Transience and government

Reading Sarah Hoyt’s posts on government and Taking Over The GOP With Sane Americans got me thinking about local government, and particularly the way representative government for localities just doesn’t seem to work all that well in areas with high transience.

Why vote against some local bond measure with interest spread over 30 years, paid for by local taxes over that time period, when you’re only planning to live there for five years? You’re not going to be around to pay for it, but you’ll reap full rewards of use when it’s completed and increased property values when you move.

I’m minded of the article about the woman who said, basically, “I faithfully voted for every initiative to make this neighborhood better, and now I can’t afford to live here!” What did she think was going to happen? Government money has to come from somewhere. Do you think it’s not going to be coming out of your wallet? Well, that’s exactly what happens in areas with high transience. It doesn’t come out of your wallet, because you left! Isn’t that the complaint of basically every state surrounding California? That the people who get fed up with the high taxes move across state lines? And then promptly start voting for more government services in their new, lower-tax areas – as if the government runs on moonbeams and good intentions rather than taxes.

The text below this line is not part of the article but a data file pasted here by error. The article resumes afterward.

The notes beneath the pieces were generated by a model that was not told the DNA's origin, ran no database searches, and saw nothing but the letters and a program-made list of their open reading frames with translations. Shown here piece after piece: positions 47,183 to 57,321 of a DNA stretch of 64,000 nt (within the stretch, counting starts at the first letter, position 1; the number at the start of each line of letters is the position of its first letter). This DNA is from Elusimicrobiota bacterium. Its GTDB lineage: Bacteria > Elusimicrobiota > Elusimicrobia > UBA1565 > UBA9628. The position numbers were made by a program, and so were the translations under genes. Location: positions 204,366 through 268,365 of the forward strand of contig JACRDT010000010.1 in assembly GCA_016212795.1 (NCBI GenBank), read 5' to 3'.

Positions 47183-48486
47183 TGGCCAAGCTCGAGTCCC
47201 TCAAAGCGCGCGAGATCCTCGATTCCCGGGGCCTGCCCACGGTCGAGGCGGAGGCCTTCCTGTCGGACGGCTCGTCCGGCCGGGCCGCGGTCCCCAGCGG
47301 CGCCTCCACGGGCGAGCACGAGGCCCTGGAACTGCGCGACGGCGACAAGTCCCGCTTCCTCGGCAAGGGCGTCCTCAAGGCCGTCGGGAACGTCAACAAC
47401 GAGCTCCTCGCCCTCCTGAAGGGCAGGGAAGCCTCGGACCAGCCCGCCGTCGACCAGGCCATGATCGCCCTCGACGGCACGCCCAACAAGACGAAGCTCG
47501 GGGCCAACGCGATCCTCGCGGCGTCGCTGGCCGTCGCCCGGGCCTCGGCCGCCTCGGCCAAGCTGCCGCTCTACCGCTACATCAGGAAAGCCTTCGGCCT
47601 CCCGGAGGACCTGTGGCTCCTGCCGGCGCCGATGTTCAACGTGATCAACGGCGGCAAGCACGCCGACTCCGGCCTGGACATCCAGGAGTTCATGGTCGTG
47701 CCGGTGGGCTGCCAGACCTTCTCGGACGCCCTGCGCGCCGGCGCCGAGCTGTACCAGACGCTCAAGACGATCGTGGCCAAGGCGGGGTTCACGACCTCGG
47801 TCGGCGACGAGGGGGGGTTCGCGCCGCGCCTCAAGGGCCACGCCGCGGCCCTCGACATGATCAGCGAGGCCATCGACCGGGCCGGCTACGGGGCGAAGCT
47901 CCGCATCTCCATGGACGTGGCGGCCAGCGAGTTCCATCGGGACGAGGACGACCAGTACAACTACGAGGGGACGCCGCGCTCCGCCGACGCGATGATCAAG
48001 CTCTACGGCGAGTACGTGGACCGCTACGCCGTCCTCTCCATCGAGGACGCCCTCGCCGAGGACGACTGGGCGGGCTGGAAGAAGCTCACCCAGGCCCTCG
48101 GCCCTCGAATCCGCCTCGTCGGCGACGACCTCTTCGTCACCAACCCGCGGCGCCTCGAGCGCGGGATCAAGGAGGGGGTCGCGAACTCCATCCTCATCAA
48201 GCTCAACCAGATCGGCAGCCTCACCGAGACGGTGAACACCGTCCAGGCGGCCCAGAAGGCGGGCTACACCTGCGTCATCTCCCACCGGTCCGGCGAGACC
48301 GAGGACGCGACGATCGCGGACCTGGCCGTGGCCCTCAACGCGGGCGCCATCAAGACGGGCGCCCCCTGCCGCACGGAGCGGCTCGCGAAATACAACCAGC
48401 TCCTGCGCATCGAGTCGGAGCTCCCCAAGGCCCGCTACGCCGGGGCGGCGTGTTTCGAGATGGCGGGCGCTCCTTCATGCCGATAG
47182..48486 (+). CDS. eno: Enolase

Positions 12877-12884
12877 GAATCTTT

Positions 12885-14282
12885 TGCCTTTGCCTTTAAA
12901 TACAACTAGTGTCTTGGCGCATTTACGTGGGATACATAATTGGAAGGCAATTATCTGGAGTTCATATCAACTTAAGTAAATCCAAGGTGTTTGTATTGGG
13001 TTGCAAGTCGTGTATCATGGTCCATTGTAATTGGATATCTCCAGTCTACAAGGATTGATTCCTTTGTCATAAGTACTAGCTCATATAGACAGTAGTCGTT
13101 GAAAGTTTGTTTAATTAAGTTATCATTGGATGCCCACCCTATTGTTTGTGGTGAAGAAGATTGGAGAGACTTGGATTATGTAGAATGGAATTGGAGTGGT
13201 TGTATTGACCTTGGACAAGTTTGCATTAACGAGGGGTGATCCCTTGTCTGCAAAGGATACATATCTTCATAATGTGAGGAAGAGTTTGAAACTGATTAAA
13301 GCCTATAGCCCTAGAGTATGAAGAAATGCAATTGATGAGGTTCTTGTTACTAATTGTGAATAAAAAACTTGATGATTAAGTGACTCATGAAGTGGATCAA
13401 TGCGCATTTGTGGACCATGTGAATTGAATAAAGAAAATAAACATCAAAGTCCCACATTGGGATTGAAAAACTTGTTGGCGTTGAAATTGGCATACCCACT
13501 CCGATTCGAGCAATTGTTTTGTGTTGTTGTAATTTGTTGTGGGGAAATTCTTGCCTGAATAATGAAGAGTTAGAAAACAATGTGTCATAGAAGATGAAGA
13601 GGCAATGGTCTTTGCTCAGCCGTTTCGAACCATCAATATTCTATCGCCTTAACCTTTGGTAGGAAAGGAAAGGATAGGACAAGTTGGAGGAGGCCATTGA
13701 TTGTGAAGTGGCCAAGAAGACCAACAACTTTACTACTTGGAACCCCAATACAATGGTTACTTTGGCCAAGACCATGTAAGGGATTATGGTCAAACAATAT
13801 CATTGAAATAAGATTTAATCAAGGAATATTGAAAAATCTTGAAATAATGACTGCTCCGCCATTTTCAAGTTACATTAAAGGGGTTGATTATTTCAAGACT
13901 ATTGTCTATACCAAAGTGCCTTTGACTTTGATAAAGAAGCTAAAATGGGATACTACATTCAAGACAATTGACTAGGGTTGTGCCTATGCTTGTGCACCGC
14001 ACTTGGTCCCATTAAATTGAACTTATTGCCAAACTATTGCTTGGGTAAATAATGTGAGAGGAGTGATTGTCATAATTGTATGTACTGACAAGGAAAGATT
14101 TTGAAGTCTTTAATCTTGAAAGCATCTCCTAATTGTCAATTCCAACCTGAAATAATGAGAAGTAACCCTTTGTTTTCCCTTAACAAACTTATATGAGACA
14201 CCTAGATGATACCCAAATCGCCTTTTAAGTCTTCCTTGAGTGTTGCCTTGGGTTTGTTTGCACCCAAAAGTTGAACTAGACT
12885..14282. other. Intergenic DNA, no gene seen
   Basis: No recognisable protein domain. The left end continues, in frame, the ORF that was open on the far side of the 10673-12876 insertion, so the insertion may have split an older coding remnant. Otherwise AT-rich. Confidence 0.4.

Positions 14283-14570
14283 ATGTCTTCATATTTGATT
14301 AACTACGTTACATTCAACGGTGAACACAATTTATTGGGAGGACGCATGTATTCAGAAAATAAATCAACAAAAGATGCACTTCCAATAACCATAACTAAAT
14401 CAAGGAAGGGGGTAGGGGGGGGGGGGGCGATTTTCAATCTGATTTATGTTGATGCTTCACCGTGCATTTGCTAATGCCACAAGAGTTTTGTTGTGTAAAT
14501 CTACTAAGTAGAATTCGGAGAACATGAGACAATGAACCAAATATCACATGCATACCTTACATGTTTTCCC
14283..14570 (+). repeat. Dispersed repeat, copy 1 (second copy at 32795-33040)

My dad and I were once talking about the local schools – the big line-item in a lot of places’ local government budgets. He told me he’d run the math on the newest county school building project – paid for by 30 year bonds, of course – and told me that it was, by proportion, equivalent to a middle-class family taking out a 30-year loan to buy a refrigerator. That’s insane. But when people are only going to live in the neighborhood for 5 to 10 years instead of 30, what do they care? They want their children to have nice, spacious, modern schools – and they want the school district to have a good reputation for when it comes time to sell and move.

They’re ordering the goods – but they’re not sticking around to pay the bill.

 

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